Children’s Scoliosis

Scoliosis changes the normal shape of the spine. The good news is that children with scoliosis rarely feel pain from the condition. In fact, we often find out there’s a problem when you—or your pediatrician—sees that your child’s back doesn’t look quite right. You might notice that when your child bends over:

  • One shoulder or hip looks like it is higher than the other
  • One shoulder blade appears higher and sticks farther out than the other one
  • One arm hangs longer than the other because the upper body is tilted
  • A rib hump, a hump on the back that sticks up when the spine bends forward

As the condition progresses, your child may experience back pain. The curvature of the spine may put pressure on certain nerves and possibly on the spinal cord. This can lead to weakness, numbness, and pain in the legs. In rare and severe cases, scoliosis can cause the chest to become deformed, which can affect the lungs and heart. This can lead to breathing problems, fatigue, and even heart failure. At Mount Sinai, we try to address scoliosis long before that happens.

Diagnosing Scoliosis

If you look at a healthy spine from the side, its natural curves form an S shape. The neck (called the cervical spine) curves slightly forward; the middle back (thoracic spine) curves backward; and the lower back (lumbar spine) curves forward. You can only see the curves from the side, though. If you look at the spine from the back or front, the spine typically looks straight. When your child’s spine twists and develops side-to-side curves, we call it scoliosis. Scoliosis can occur in either the thoracic or lumbar spine, or both. Orthopedists measure the severity of scoliosis in degrees of curvature, ranging from as little as ten degrees to extreme cases of more than 100 degrees.

To diagnose scoliosis, we start with a physical exam and a family and medical history. We may ask when the symptoms began; whether your child has had back surgery; and if there is any pain or bowel or bladder pain or difficulty moving (motor dysfunction). We may also need to use imaging tests to gather more information. These tests might include:

  • X-rays to measure the degree of curvature
  • Magnetic resonance imaging (MRI) to look at the nerves and spinal cord
  • Computerized tomography (CT) scan to get a better picture of the vertebral bones

We might also order special nerve tests to see if the scoliosis has irritated or pinched any nerves.

Types of Scoliosis

Doctors divide scoliosis into categories based on the child’s age when diagnosed:

  • Infantile scoliosis is diagnosed before age 3
  • Juvenile scoliosis is diagnosed from age 3 to 10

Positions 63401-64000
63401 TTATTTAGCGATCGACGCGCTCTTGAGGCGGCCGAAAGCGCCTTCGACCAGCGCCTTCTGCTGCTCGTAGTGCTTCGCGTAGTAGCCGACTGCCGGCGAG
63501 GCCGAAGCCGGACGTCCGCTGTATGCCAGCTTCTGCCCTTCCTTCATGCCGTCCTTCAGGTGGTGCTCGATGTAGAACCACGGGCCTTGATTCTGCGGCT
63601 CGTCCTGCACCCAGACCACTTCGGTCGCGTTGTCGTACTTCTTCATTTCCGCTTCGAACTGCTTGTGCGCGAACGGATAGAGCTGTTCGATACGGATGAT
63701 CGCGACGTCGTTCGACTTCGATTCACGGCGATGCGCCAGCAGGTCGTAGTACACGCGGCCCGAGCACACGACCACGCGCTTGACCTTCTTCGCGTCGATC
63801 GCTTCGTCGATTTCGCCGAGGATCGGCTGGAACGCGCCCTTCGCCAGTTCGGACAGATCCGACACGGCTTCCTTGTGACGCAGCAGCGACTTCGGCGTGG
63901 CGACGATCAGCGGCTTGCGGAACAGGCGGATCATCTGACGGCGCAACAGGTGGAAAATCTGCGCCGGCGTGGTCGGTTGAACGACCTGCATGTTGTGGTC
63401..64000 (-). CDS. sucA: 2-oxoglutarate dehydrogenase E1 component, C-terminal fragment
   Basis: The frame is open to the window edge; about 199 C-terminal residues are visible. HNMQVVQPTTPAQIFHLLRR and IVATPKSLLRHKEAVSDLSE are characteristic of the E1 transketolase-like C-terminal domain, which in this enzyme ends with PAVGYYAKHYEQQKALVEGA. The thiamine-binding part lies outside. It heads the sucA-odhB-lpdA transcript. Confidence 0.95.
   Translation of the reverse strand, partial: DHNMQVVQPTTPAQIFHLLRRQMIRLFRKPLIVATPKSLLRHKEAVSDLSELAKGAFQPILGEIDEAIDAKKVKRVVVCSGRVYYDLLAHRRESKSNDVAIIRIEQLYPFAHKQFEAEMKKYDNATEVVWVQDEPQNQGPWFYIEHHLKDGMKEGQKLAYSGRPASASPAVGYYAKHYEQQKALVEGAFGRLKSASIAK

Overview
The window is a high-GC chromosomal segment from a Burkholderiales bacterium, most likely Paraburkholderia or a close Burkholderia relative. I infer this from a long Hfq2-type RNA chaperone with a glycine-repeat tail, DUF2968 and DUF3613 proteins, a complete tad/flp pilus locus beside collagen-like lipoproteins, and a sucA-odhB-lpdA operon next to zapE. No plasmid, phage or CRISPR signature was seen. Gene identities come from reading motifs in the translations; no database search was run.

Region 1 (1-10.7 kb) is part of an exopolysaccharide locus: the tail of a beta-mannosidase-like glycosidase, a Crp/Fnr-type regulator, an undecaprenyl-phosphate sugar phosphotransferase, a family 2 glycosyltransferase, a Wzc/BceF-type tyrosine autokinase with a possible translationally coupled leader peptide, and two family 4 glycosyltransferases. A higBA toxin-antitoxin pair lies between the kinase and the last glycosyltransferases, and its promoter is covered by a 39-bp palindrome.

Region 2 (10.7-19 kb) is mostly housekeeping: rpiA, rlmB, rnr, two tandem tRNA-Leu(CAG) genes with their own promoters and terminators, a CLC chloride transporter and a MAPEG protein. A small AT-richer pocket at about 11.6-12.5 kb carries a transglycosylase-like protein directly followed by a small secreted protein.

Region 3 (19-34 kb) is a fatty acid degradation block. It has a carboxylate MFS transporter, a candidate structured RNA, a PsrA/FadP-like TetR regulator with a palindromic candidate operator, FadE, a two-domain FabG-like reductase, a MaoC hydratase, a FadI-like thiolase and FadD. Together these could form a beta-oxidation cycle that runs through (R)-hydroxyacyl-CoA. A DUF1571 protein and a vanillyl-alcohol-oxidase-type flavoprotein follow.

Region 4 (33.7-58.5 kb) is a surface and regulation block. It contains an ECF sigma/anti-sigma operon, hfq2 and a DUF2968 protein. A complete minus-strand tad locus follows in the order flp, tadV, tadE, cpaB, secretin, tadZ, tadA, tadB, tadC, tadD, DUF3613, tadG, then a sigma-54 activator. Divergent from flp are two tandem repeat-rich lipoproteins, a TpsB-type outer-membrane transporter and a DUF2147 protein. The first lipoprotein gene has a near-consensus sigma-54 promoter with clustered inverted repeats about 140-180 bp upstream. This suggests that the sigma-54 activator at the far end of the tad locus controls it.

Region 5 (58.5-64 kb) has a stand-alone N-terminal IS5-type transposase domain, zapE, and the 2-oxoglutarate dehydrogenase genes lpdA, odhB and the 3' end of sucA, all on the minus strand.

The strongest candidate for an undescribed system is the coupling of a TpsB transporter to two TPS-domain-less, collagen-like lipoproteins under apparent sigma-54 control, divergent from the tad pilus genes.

• Adolescent scoliosis is diagnosed between ages 10 and 15

Infantile Scoliosis: When we see scoliosis in infants, we usually just observe the child because most cases are relatively minor and almost 90 percent of them resolve themselves without any treatment. However, it is still important for your baby’s pediatrician to monitor the curve because if it progresses, surgery may be necessary. If a child is born with this condition, we call it congenital scoliosis.

Juvenile and Adolescent Scoliosis: We usually discover scoliosis in childhood or adolescence, when rapid growth tends to accelerate the progression of spinal curves. If your child is otherwise healthy and we can find no specific cause, we call the condition juvenile idiopathic scoliosis. Idiopathic scoliosis represents 80 to 85 percent of all forms of scoliosis. Idiopathic scoliosis affects about three percent of the general population. If the child develops the condition before age nine, we call it early-onset scoliosis.

Scoliosis Treatment

Our expert physicians will develop a treatment plan based on the child’s age when scoliosis began, the degree of curvature, and any other symptoms. For curves of less than 40 degrees, conservative treatment is often enough to stop the condition from progressing. Conservative treatments may include medication, bracing, physical therapy, and exercise.

Curves greater than 40 degrees, however, are a different story. If a child has a medium or large curve, it can continue to get worse into adulthood and can lead to secondary symptoms. These symptoms can include severe pain, difficulty breathing, or increasing deformity. For these reasons, your child might benefit from surgery. Surgery for scoliosis is never an emergency and there’s always plenty of time to make everyone comfortable with the decision. We work with you and your family to decide whether your child should have surgery.

Traditionally, doctors have used spinal fusion, using rods to help straighten the spine. There are three ways to perform spinal fusion:

  • A posterior approach, which involves entering the spine through the back
  • An anterior approach, which is performed from the front or side
  • A combined approach, which uses elements of both posterior and anterior approaches

A newer technique is called vertebral body tethering surgery. This minimally invasive procedure uses anchors and a flexible cord to guide the spine as it grows. It is also called non-fusion scoliosis surgery or minimally invasive scoliosis surgery.